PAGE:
And while all this happens, technology marches on, promising to change forever the relationship between nonprofits and their donors.

Yet through all of this, the sector often seems to be blithely swimming along, completely focused upon the moment, and unaware of and unconcerned with the greater long-term challenges to its familiar environment.

Given these dynamics, the nonprofit realm effectively has two choices.  It can bob along like a cork upon the waves, allowing the prevailing currents to take it where they will, or it can drop a rudder, set a sail, and be an active participant in the shaping of its own future.

But what should that future look like?  Unfortunately, while some futurists foresee an expanded role for nonprofits in a decidedly altered American economy, there are precious few other places to look for answers.  The nonprofit arenas of the rest of the world, under-developed in many places and frequently looking to the U.S. as an example, offer few contextually workable ideas.  Similarly, neither the time machine nor the crystal ball having yet been perfected, we cannot go forward to see how it will all turn out and simply aim for the best possible target…and lacking the familiar comic book trope of easily accessible alternate universes, there is no window through which we might peer to get a glimpse of how an array of different possibilities might look.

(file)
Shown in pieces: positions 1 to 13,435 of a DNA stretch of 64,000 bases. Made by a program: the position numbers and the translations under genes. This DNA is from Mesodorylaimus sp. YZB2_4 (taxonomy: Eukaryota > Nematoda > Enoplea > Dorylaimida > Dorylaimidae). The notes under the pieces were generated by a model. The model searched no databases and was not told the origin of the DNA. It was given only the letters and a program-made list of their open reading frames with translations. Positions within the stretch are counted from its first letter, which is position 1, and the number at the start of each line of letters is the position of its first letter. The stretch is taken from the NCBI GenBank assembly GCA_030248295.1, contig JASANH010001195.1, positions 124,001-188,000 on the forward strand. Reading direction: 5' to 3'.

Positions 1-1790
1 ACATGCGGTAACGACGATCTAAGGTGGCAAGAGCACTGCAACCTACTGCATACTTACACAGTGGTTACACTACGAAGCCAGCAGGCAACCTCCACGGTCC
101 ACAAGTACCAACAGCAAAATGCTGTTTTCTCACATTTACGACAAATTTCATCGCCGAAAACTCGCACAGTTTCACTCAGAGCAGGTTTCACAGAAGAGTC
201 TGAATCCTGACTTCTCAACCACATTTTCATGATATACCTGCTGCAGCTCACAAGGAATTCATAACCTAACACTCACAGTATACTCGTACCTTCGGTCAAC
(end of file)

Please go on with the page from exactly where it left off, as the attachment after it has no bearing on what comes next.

But we can look backward, to see how we got to where we are, to understand the forces that shaped the sector, to gain a renewed appreciation for its core raison d’être, and thereby to make a better-informed decision about where we wish to go.